With information from Curt Johnson, Explore MN Tourism
For generations, Minnesotans have been making pilgrimages to the headwaters of the Mississippi River at Itasca State Park. The beginning of the Mighty Mississippi is 1,475 feet above sea level as it begins to flow on its winding way 2552 miles to the Gulf of Mexico.
Itasca State Park is home to some of Minnesota’s tallest red and white pines, which can be seen along the park’s scenic 17-mile Wilderness Drive. The photo opportunities are numerous, so stock up on film before you hit the road.
Itasca is Minnesota’s oldest state park, established in 1891. You can walk across the Mississippi where it begins as a small stream, or see the river’s source as part of a boat tour on Lake Itasca. The park has two impressive visitor centers-the Jacob V. Brower Visitor Center and the Mary Gibbs Mississippi Headwaters Center, complete with a restaurant and gift shop.
Minnesota’s first birding trail, the Pine-to-Prairie Trail, passes through the Detroit Lakes Wetlands Management District and the Tamarac National Wildlife Refuge. Trumpeter swans congregate here each year followed by flocks of scarlet tanagers and brilliant orange Baltimore orioles.
The Loon Capital of the World” — otherwise known as Park Rapids — is 40 miles east on Highway 34.
“That claim to fame is theirs because they have 500 lakes in a 30-mile radius, and many, many of them have loon nests,” according to the executive director of the Park Rapids Chamber of Commerce.
The Heartland State Trail was the first section of abandoned Minnesota railroad bed to be paved for recreational use, including biking and in-line skating. Level and scenic, the trail runs for 27 miles between Park Rapids and Walker, with another 20 paved miles heading north from Walker to Cass Lake.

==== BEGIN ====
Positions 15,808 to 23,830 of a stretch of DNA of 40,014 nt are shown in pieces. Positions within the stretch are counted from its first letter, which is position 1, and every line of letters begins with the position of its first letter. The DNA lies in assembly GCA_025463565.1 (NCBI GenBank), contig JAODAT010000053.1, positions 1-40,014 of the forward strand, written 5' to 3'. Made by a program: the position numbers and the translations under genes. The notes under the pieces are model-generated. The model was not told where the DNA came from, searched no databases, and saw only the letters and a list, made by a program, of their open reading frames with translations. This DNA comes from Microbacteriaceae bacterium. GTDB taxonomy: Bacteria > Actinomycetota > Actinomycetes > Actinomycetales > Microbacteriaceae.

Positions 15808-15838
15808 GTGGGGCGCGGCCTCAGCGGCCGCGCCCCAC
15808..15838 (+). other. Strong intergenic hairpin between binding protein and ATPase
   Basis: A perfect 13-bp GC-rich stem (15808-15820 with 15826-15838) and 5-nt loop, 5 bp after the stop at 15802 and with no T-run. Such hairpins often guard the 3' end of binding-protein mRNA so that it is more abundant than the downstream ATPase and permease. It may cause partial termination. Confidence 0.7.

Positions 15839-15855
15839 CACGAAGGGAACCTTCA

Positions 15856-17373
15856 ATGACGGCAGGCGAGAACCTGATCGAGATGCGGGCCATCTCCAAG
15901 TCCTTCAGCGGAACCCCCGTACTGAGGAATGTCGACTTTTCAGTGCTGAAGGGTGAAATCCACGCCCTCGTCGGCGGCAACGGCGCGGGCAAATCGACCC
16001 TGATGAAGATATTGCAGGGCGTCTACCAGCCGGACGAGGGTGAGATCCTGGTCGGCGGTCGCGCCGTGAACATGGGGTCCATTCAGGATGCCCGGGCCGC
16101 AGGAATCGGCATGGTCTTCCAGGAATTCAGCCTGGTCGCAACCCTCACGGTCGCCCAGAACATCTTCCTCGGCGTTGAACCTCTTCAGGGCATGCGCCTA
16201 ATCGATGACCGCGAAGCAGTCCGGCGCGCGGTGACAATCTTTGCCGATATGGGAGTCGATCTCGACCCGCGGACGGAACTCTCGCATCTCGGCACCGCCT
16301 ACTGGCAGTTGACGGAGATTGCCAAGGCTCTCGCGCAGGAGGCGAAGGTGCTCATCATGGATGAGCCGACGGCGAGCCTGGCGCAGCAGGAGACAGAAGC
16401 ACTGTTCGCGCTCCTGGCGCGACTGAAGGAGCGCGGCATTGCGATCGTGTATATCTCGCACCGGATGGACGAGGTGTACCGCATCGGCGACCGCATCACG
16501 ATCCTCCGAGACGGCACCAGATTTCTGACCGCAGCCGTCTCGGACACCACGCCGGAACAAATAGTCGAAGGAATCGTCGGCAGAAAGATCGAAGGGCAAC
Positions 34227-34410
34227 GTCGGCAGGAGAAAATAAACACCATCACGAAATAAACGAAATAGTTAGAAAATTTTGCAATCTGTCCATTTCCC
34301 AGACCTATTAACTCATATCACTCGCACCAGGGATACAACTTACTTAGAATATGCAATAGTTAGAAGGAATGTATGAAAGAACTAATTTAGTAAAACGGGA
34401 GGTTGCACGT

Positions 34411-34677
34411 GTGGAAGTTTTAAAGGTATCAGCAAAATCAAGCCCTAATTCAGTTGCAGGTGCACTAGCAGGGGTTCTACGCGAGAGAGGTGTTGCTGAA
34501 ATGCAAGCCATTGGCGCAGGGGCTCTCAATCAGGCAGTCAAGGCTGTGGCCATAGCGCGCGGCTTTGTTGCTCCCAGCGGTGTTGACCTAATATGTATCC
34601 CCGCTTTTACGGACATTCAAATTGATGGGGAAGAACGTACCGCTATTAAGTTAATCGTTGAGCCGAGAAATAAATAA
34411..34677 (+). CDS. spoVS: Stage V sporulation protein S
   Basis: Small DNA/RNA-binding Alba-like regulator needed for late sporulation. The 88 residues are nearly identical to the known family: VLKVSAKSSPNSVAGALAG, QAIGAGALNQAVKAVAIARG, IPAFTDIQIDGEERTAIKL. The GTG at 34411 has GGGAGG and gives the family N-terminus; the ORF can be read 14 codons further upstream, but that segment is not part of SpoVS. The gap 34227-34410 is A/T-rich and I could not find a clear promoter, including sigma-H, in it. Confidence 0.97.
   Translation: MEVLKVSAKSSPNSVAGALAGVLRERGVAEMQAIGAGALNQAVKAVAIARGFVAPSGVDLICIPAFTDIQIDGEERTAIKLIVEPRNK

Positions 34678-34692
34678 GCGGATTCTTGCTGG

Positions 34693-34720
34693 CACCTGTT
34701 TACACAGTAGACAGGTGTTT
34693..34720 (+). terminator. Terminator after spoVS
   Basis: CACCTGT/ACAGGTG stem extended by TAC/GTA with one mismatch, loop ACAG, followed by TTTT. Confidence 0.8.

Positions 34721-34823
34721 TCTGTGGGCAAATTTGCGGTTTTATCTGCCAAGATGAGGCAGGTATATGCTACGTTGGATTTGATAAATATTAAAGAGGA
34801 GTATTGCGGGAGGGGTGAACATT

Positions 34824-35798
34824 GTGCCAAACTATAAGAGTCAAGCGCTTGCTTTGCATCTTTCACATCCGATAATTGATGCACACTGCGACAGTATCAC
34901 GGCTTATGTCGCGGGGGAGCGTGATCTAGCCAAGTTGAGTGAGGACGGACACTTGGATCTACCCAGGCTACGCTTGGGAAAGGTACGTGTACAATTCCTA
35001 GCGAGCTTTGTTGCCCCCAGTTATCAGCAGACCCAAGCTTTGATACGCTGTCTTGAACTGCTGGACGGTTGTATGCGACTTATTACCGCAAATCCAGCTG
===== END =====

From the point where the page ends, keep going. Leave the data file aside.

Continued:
Now, if you’re looking for a great “Eater to Eatery” ratio, check out Dorset. “The most restaurants per capita in the world” is tiny Dorset’s big boast. About five miles east of Park Rapids, the town has seven restaurants but only 23 residents.
Choose from Italian, Mexican, and American cuisine, or sample them all at A Taste of Dorset on the first Sunday in August. In addition to food, this lighthearted street fair features games, entertainment, and the annual selection of Dorset’s mayor. For $1 a chance, anyone can enter, and if your name is drawn, you get the title for a year.
Still not enough to keep the kids happy?
The world’s largest Paul Bunyan statue kneels alongside Highway 34 in Akeley, where the mythical lumberjack’s story is said to have originated as advertising for the Red River Lumber Company. The town will celebrate Paul Bunyan Days in June with a variety of family activities.
You’ll find other entertainment along the byway, as well. The Woodtick Musical Theater in Akeley has a well established reputation for country, gospel and bluegrass music plus comedy.
Eight miles south of Park Rapids in the tiny village of Hubbard, the Long Lake Theater will present a season of summer performances. The community theater converted an old church into its performance space.And, with hundreds of lakes in the area and dozens of golfing opportunities it might be difficult to decide whether there are more fishing holes or golf holes in this great section of Minnesota.
Of course, this isn’t a complete list of the byway attractions in Minnesota, but, like wading across the Mississippi headwaters, it’s enough to get your feet wet and asking “where should we go next?”
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